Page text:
- Manfred Kyber
Tuesday, September 6, 2011
Reincarnation Therapy - A Path Towards Wholeness
- A PATH TOWARDS
Again and again you descend into the ever-changing
bosom of the world,
Until you have learned to read in the light
that living and dying are one-times-one
And that all time is timeless -
Until the wearisome chain of things
Comes to rest within you
as an ever tranquil circle.
In your will is the will of the world.
Stillness is in you -
Stillness and eternity.
REINCARNATION therapy, as I practice it, emerged from a series of experiments which I carried out in 1968. In these experiments, we succeeded by hypnotic regression in enabling the subjects to re-live not only their own birth, their development in the womb and their conception, but also earlier incarnations. My record of such experiments and my observations about the possible consequences can be found in other books of mine, such as Voices from other Lives (New York, M. Evans & Co.)
The technique used in these experiments was hypnosis, by means of which regression in time was made possible.
Experiments of this kind are not new. In the nineteenth century they were carried out by Albert de Rochas. Around 1956 the case of Bridey Murphy aroused great public interest. In England Arnall Bloxham and Denys Kelsey have publicized experiments in hypnotic regression which they carried out over decades. During the early stages of the purely experimental work in regression which I carried ou, I discovered that there was an obvious connection between current symptoms and previous lives. As this theory became more consolidated there emerged the idea that there was a possible therapeutic value in bringing earlier incarnations into consciousness. The decisive step towards realizing this idea came when I developed methods which made possible regression into earlier incarnations without the subject having to be hypnotized. By doing without hypnosis it was possible to open up conscious memory of past lives to everyone.
As already mentioned in the chapter on hypnosis the capacity of a patient to be hypnotized is dependent less on the hypnotist than on the patient's basic trust, and it is precisely in psychotic patients that such trust is least to be expected. Apart from this, there are numerous other reasons for avoiding a dependence on hypnosis. It is not for nothing that warnings and critical observations about hypnosis have been frequently voiced in esoteric circles.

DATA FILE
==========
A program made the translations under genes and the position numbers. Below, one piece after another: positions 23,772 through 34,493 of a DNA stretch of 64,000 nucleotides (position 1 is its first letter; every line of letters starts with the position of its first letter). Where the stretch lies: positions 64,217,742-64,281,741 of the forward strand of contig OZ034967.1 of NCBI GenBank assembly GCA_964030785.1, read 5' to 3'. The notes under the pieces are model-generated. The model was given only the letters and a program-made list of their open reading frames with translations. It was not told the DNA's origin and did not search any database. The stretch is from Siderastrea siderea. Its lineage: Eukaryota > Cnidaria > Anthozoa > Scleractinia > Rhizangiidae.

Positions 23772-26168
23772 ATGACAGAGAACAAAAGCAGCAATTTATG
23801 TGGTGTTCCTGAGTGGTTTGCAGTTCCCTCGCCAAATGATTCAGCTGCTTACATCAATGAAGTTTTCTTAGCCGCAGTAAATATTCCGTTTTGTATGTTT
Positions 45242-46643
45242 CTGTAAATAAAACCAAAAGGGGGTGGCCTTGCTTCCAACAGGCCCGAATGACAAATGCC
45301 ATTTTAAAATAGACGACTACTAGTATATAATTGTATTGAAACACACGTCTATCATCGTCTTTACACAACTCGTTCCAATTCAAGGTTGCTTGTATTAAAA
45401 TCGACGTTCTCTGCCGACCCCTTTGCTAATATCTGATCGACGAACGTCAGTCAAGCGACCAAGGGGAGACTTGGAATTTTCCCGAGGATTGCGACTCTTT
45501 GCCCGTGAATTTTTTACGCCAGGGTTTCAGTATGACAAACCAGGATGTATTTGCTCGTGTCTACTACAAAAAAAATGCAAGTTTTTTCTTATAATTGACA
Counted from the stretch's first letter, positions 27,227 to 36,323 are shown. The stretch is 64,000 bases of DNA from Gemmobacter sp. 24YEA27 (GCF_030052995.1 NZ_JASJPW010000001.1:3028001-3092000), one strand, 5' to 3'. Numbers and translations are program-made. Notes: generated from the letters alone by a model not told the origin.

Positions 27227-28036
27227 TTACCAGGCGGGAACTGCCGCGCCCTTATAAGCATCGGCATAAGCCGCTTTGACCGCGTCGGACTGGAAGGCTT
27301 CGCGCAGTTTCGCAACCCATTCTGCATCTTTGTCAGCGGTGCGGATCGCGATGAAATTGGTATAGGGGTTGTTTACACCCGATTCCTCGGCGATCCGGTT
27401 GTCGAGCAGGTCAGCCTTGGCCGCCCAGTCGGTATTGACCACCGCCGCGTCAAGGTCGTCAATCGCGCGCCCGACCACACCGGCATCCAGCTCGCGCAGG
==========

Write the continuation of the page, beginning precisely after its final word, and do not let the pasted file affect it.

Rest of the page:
The technique of hypnosis works by suggesting feelings of tiredness and sleepiness in the subject, and thereby goes against the very aim of esotericism. Man's problem is precisely the fact that he is constantly in a state of sleep and moves about like a marionette, instead of waking up and become conscious. Everything that happens in a therapeutic session should represent on a small scale what is expected of the patient in everyday life. Our goal is therefore to make people more awake and more conscious, to teach them to see reality with ever-increasing clarity, and not to encourage them further in their sleepiness and unconsciousness.
Besides, hypnosis is always bound up with the problem of power, which, as we shall see later, is the central theme of every therapy. Furthermore, hypnosis turns the patient into a passive consumer, who expects it to provide an instant answer to his problem. These considerations should suffice to show why I have tried, as far as possible, to dispense with hypnosis in applying regression for therapeutic purposes.
The result is that in our reincarnation therapy we make the patient aware of earlier lives without ever having to use hypnosis. The regressions take place in full waking consciousness. To those unfamiliar with our methods, this sounds so unbelievable that the public continues to associate reincarnation therapy with hypnosis. This no longer applies, for in the meantime reincarnation therapy has become independent of hypnosis.
It is legitimate to ask how these new methods work. To describe them is difficult, if not impossible. We always begin with a short period of relaxation which is intended to put the subject into a meditative frame of mind. The relaxation serves to diminish external stimuli and allows the person to listen in to himself. It switches the attention from the outer to the inner pole, without either fatigue or sleepiness entering in. Through the help of the therapist, sensations and images arise which the person learns to observe and describe at the same time.